Raised living standard

A Federation-style bungalow in a quiet neighbourhood  has been refurbished and extended with a contemporary double-storey addition to the rear

Designed by Weian Lim, Wala

From the renovating architect:

Owner brief

The homeowners purchased this old weatherboard bungalow in a quiet neighbourhood with the idea of completely renovating it as a family home to settle down with their young children. 

The extensive brief included partial restoration and repair to the front of house and a new double-storey extension to the rear. 

A generously sized site allowed for the creation of different zones within the main footprint of the house, punctuated by pockets of greenery in the form of courtyards to bring the outdoors in. 

The property is situated in a region that is classified as an overland flow path area, which meant that our design response had to address multiple stipulations related to developments in such flood-prone residential zones. 

The new addition had to be elevated substantially to meet the stringent freeboard requirements, and ensure that any overland flow paths are unimpeded. 

Although the original bungalow was not heritage protected, the homeowners recognised the value in conserving and restoring the defining features of the front of house that hark back to the Federation-era stylings that were commonplace to houses of the neighbourhood. 

Partial retention of the old building meant that its existing floor level to the front could be retained, avoiding the need to knock-down and re-build a whole new disproportionately elevated building that may look out of step with the local neighbourhood character.

Design response

Our resultant design response takes advantage of the necessary difference in floor levels between the old and new buildings and underlined this separation by keeping bedrooms and utility spaces in the front and dedicating the shared family spaces to the new rear extension.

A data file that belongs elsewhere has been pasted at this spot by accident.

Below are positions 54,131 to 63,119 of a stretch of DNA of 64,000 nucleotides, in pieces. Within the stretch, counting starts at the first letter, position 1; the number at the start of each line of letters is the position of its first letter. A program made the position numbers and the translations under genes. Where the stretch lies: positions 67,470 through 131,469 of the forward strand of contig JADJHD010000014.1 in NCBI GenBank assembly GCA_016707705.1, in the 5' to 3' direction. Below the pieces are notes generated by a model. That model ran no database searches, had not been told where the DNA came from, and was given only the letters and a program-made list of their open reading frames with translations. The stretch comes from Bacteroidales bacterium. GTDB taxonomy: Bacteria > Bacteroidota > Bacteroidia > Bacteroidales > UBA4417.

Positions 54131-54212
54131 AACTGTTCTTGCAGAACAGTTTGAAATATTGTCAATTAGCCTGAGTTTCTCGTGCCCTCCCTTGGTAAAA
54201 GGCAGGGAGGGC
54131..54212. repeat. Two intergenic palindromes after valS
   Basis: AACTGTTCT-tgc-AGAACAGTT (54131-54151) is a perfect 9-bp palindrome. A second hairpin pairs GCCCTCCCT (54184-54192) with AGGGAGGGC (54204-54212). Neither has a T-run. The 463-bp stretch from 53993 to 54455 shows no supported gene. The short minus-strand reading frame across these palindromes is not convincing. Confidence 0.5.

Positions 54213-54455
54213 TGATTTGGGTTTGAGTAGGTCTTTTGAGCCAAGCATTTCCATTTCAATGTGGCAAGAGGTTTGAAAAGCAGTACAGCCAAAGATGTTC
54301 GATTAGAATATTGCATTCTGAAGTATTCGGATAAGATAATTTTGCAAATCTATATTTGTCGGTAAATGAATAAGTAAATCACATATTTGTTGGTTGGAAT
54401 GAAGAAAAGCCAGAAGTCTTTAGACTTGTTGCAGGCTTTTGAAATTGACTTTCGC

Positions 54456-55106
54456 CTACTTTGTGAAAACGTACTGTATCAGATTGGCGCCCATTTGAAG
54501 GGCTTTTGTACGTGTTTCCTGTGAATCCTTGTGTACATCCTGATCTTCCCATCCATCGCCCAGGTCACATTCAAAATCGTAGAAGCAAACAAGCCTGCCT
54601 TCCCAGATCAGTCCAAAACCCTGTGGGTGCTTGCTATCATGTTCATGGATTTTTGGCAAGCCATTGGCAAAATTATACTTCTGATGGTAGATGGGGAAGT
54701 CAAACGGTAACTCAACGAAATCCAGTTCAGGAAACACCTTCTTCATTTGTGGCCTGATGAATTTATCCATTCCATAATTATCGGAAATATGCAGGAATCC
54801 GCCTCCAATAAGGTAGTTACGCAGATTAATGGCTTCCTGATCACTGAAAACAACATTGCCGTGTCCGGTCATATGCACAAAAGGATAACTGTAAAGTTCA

Two courtyards were introduced along the spine of the house to not only invite more daylight and natural air into the building, but to add visual relief via perimeter landscaping. 

The first courtyard, sandwiched between the period home and contemporary extension, becomes an interesting interstitial space that also showcases the contrasting exterior skins.   

The elevated floor plate of the rear extension presented opportunities for engaging formations of space, such as a sunken lounge with wrap-around bench seating that continue into the dining area. 

The benches are paired with low horizontal slot windows that look out onto the side boundary garden.

Full-height glazed sliding doors open out onto a raised sheltered deck, which also bridges the main body of the house with a rear pavilion – a self-contained parent’s retreat that houses a second living room, a study and sanitary facilities. 

The rear structures orientate towards a northern central courtyard, and its Japanese Maple tree that becomes the visual anchor from all rooms facing the courtyard. 

The open-plan layout of the living and kitchen spaces facilitate and promote the concept of indoor/outdoor living while ensuring clever passive design principles were practically and successfully employed throughout the house.

 These include deep eaves for sun-shading, a green roof, good air flow, and an abundance of natural light.

Material selection

Being situated in a flood-prone area meant that the selection of exterior building materials had to be able to withstand the rare event of a flood. 

Part of the brief called for a general idea of a low-maintenance home, so the material palette was curated to be simple, honest and robust – Colorbond cladding, unfinished concrete blocks and aluminium slates.

The original period house was painted white in keeping with the Federation-style characteristics of homely simplicity & robust honesty. 

The new addition is finished in a dark ‘Monument’ Colorbond steel cladding as a logical counterpoint to the original building. 

Blackbutt timber flooring and decking boards (which continue up walls and on ceiling soffits) are used to contrast with the cooler material tone of the steel cladding.

Credit list

Renovating architect
Kitchen and interior design
Colorbond Steel Matt 'Monument'
Bathroom tiles
National Tiles
Jetmaster Universal Wood Insert 770 low
Trends International Design Awards (TIDA) Homes – Runner Up
Owner/builder in conjunction with Green X Homes
Gbrr Landscapes
Window/door joinery
Creative Windows
Interior walls – Dulux Natural White; exterior weatherboards – Dulux White on White; • kitchen joinery door fronts – Dulux Monument 2-pac
Feature lighting
Benjamin Hubert Spinning H2

Designed by: Weian Lim, Wala

Story by: Trendsideas

Photography by: Tess Kelly

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